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The Ghost of Abigail Fisher is Haunting the Supreme Court

Will the Fisher v. University of Texas nightmare ever end? I feel like it’s haunting me. We need a SCOTUS exorcism, led by RBG, where the justices (those who voted against granting cert, anyway) banish Abigail Fisher’s petulance from the Court’s docket forevermore.
Fisher, begone!What is Abigail Fisher even doing these days? Is she trying to get a second bachelor’s degree at UT? Or is she just living in Edward Blum’s holding pen for potential litigants?
How about for Fisher, rather than ruling on the legal merits, Justices Thomas and Sotomayor simply lip sync for their lives, RuPaul’s Drag Race-style, and whoever wins gets to choose the outcome? If you agree with this solution, write your suggestions for which song they should lip sync in the comments section below. Maybe RuPaul can guest judge at the Court that day. (“Justice Thomas, sashay away.”)
Well anyway, the Court ended an exciting term today. And by exciting, I mean not dreadfully disappointing for liberals. In fact, it was a pretty good term for RBG-Americans. It’s probably a good sign when Justice Ginsburg isn’t forced to pen any towering dissents during the term.
Today in Arizona State Legislature v. Arizona Independent Redistricting Commission, our judicial queen wrote for the five-justice majority that democracy is not only good, it’s constitutional. Four of her colleagues disagreed. Apparently for the conservative justices, democracy is more applicable in some cases than in others. When it comes to, say, same-sex marriage or the death penalty, it should be up to the people. Campaign finance and gun control, not so much. And of course, the voting public has no role in changing their electoral systems; that must be left up to state legislators—you know, the people who benefited from the current electoral systems. Chief Justice Roberts wrote in dissent, “Unfortunately, today’s decision [upholding a popular referendum] will only discourage this democratic method of change [i.e., the constitutional amendment process, in which a minority of states, and an even smaller minority of state legislators, can prevent an amendment from being ratified].” To quote Justice Scalia, “Huh?”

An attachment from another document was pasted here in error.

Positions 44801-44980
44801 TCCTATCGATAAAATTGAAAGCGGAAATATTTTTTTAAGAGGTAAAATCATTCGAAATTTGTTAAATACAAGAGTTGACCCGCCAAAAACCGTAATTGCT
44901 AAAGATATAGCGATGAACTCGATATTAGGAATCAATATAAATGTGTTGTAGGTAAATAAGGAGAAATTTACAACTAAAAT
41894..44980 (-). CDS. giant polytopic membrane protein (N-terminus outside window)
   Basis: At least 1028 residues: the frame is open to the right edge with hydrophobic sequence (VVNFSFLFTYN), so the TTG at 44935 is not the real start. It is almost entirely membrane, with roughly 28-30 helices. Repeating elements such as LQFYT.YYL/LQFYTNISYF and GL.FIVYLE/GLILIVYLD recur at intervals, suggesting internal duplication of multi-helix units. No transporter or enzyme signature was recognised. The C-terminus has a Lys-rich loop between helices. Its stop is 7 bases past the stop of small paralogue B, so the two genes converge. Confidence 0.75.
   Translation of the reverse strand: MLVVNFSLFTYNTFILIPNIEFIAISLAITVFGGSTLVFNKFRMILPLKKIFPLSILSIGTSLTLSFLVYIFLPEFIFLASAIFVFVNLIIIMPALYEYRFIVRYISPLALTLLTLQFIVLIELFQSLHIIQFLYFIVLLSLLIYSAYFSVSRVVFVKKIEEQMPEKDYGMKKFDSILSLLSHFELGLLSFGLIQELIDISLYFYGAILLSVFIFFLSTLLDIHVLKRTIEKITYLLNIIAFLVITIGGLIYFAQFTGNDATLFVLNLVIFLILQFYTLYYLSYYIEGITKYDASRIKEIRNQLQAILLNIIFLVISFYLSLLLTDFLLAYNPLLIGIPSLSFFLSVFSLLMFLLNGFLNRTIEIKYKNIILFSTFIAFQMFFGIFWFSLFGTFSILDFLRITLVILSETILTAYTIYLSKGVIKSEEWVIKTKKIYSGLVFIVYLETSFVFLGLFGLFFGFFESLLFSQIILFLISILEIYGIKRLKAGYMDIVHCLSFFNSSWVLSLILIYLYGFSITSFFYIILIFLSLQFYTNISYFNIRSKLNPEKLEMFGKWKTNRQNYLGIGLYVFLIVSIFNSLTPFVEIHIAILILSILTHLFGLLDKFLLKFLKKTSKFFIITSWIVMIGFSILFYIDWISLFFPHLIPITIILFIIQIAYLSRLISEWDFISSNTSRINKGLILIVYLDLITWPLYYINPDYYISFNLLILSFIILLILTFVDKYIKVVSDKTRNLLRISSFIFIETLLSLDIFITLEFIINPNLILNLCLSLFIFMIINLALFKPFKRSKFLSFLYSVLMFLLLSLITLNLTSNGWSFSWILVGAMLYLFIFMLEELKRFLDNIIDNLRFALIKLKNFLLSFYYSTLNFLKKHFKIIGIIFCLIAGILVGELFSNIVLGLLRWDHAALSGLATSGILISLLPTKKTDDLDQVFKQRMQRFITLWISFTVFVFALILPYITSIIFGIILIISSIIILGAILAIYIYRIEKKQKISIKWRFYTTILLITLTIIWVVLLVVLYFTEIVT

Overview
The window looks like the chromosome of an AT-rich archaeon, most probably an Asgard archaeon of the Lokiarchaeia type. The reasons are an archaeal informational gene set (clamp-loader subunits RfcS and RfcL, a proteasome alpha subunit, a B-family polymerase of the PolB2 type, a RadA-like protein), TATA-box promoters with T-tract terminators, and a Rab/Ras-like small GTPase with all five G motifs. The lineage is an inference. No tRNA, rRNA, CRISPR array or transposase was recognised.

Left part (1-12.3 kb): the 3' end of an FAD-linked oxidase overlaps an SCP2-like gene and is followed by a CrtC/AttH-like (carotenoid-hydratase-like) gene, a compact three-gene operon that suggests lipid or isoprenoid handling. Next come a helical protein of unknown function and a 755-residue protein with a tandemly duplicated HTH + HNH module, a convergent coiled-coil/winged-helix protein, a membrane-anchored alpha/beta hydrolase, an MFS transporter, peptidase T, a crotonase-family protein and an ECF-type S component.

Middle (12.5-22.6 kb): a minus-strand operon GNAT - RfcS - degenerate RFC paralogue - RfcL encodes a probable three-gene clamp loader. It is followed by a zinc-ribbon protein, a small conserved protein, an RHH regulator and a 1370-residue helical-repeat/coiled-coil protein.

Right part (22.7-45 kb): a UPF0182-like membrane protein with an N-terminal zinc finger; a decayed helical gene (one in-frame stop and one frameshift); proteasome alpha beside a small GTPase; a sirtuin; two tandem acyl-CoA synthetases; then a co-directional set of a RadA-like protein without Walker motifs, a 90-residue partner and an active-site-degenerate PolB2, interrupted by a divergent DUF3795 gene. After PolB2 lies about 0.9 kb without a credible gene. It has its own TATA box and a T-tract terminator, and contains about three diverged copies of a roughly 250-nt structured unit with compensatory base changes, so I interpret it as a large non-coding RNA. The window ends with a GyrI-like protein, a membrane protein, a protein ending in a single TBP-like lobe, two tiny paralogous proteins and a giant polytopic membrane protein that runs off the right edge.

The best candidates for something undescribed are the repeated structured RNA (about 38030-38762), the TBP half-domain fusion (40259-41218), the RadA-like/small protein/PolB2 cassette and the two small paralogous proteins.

The power of the jabot.Then there was Justice Breyer’s dissent in Glossip v. Gross (a perfectly vile name for a lethal injection case), which only Justice Ginsburg joined, marking one of the important milestones in a liberal justice’s tenure: when they decide that the death penalty is irremediably unconstitutional. Justices Brennan and Marshall both arrived at that conclusion relatively early in their time on the Court; Justices Blackmun and Stevens both waited to the very end.
I found Justice Ginsburg’s decision to join Breyer’s dissent especially interesting because RBG has stated previously in interviews that she had decided not to follow the Brennan/Marshall approach because she felt that it had removed them from the debate entirely and that she could have more influence if she if she took a more open approach. I wonder what changed. Maybe Glossip helped make it clear that among the current justices, the lines have been drawn and there’s not much room for influencing a decision, so she might as well come down completely against the death penalty. But of course, that’s total speculation. In any case, it’s heartening to see her and Breyer take a definitive stand.
Well, that’s it for the 2014 term. All there is to do is wait for the horror of Fisher II. I’ll be looking forward to that lip sync.

 

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